The Senate overwhelmingly passes the Elementary and Secondary Education Act reauthorization bill, which would free states from most onerous federal mandates, alter the Title I funding priorities and create a new preschool program patterned after the president’s preschool development grants.
The bill, the Every Child Achieves Act (S.1177), now goes to conference committee to work out the many differences with the House version. S.1177 passed with bipartisan support, 81-17.
The bill would roll back a large number of requirements under ESEA (now known as the No Child Left Behind Act). If enacted would significantly roll back the role of the federal government in public education and give states more flexibility in the way children are taught in the classroom.
Under the Senate bill, states would be allowed to get out of “adequate yearly progress,” or AYP and develop their own accountability systems. State test results would have to figure into these systems, but states could decide how much weight to give to them. States would also have to factor high school graduation rates and English-language proficiency into their accountability systems. States would also have to set goals for student achievement, but there would be no prescribed federal options, like there are now.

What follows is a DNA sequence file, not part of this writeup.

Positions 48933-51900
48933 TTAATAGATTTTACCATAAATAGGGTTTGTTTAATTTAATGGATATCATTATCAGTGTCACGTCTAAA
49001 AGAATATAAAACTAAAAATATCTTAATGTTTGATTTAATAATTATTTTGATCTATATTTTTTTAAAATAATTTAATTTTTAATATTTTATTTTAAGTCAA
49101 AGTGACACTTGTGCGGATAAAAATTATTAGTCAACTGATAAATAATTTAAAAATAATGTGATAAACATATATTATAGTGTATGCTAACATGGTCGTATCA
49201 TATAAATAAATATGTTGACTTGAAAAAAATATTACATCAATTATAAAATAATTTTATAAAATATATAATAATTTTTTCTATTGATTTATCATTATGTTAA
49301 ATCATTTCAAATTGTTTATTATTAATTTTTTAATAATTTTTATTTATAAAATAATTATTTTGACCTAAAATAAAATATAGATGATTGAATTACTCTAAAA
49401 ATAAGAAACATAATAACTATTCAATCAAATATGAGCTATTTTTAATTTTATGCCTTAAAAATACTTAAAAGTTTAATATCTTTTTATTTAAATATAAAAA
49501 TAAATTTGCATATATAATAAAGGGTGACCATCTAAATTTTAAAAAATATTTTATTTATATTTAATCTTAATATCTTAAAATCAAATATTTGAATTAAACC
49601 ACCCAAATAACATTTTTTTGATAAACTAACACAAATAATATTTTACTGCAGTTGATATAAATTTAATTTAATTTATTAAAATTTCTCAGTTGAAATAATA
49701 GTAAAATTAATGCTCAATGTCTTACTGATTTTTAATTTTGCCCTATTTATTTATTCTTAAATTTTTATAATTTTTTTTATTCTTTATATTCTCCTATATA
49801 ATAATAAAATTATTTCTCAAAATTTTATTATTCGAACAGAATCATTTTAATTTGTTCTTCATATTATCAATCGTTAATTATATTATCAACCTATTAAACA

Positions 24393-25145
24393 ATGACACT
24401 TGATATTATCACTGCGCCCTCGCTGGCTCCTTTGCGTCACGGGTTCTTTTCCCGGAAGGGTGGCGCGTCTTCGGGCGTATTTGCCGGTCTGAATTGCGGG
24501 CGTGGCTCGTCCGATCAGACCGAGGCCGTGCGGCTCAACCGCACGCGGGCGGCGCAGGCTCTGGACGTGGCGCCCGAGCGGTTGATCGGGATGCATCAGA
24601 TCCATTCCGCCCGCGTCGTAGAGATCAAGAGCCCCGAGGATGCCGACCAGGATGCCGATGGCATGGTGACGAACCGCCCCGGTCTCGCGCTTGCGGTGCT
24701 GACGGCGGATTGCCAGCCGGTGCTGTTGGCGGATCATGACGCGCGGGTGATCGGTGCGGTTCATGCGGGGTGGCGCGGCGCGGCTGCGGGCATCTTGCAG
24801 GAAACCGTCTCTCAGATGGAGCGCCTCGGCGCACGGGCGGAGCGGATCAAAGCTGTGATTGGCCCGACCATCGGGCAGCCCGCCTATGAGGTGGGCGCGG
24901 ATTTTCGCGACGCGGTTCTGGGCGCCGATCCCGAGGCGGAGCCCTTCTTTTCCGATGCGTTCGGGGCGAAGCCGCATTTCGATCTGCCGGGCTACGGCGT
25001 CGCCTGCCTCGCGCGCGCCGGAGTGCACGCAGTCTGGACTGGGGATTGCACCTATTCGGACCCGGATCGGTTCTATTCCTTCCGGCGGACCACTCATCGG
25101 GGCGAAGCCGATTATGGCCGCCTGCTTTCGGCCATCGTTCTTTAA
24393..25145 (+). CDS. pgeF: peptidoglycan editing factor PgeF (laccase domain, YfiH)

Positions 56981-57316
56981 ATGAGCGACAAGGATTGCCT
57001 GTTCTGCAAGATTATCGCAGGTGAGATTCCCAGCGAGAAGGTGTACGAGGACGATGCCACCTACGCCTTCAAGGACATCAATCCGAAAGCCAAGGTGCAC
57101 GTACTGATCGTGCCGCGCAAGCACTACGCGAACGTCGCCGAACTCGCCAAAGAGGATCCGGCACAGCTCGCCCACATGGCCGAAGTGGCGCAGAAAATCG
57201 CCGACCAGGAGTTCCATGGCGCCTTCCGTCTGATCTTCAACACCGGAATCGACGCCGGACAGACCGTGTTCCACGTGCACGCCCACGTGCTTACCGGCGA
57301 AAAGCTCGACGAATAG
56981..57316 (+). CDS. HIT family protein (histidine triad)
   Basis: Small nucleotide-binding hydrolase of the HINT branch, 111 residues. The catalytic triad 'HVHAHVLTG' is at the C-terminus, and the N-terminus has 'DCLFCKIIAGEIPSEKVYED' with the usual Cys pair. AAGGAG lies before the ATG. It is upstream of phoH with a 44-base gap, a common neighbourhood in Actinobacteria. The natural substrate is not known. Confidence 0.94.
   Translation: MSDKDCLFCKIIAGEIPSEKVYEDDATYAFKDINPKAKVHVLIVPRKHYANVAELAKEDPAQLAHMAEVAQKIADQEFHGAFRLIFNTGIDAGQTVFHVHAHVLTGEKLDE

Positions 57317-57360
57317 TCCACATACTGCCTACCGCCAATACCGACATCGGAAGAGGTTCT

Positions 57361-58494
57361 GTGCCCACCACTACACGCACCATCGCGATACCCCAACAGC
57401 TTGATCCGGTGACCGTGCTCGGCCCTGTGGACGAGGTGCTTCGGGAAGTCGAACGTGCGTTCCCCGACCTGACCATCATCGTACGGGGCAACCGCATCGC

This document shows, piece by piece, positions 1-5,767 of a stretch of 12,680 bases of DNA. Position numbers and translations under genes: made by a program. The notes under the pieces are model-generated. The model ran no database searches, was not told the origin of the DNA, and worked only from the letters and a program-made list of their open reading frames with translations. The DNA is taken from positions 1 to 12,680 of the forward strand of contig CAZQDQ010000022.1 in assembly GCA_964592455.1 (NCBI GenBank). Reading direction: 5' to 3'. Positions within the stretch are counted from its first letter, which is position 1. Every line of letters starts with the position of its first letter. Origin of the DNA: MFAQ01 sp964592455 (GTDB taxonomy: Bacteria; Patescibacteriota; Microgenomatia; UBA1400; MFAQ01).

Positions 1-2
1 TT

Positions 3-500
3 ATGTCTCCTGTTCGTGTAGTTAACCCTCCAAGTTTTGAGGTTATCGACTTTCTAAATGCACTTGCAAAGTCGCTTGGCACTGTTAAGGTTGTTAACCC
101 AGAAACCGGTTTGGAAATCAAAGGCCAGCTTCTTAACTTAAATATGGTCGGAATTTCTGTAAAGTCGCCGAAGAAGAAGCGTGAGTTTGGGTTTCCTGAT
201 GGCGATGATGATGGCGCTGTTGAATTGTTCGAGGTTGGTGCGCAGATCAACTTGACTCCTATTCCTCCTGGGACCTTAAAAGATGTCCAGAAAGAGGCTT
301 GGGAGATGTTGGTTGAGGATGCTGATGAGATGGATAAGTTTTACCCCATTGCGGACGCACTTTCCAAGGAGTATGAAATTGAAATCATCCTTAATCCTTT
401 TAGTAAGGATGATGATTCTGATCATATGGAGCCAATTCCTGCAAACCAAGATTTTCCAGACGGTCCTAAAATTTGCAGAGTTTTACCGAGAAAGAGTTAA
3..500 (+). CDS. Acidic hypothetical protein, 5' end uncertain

Under the House bill, states would have greater flexibility. State systems would have to consider overall school performance, and the performance of particular subgroups (such as English-language learners and racial minorities). Other than that, there wouldn’t be many federal restrictions.